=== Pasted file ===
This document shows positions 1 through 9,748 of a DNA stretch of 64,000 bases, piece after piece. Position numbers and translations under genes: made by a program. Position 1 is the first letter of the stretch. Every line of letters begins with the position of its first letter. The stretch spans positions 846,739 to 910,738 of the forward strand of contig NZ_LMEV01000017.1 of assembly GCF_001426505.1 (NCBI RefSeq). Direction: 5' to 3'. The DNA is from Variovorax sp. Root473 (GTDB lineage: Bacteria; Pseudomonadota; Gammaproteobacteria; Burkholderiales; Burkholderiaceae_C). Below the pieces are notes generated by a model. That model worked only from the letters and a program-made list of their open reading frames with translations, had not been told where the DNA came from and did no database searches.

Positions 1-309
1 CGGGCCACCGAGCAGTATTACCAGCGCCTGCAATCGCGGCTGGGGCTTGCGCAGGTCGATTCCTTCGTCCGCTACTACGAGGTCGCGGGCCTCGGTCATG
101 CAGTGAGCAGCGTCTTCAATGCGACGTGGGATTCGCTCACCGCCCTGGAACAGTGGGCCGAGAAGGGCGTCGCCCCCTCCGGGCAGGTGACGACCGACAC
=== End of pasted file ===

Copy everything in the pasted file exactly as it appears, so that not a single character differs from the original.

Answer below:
This document shows positions 1 through 9,748 of a DNA stretch of 64,000 bases, piece after piece. Position numbers and translations under genes: made by a program. Position 1 is the first letter of the stretch. Every line of letters begins with the position of its first letter. The stretch spans positions 846,739 to 910,738 of the forward strand of contig NZ_LMEV01000017.1 of assembly GCF_001426505.1 (NCBI RefSeq). Direction: 5' to 3'. The DNA is from Variovorax sp. Root473 (GTDB lineage: Bacteria; Pseudomonadota; Gammaproteobacteria; Burkholderiales; Burkholderiaceae_C). Below the pieces are notes generated by a model. That model worked only from the letters and a program-made list of their open reading frames with translations, had not been told where the DNA came from and did no database searches.

Positions 1-309
1 CGGGCCACCGAGCAGTATTACCAGCGCCTGCAATCGCGGCTGGGGCTTGCGCAGGTCGATTCCTTCGTCCGCTACTACGAGGTCGCGGGCCTCGGTCATG
101 CAGTGAGCAGCGTCTTCAATGCGACGTGGGATTCGCTCACCGCCCTGGAACAGTGGGCCGAGAAGGGCGTCGCCCCCTCCGGGCAGGTGACGACCGACAC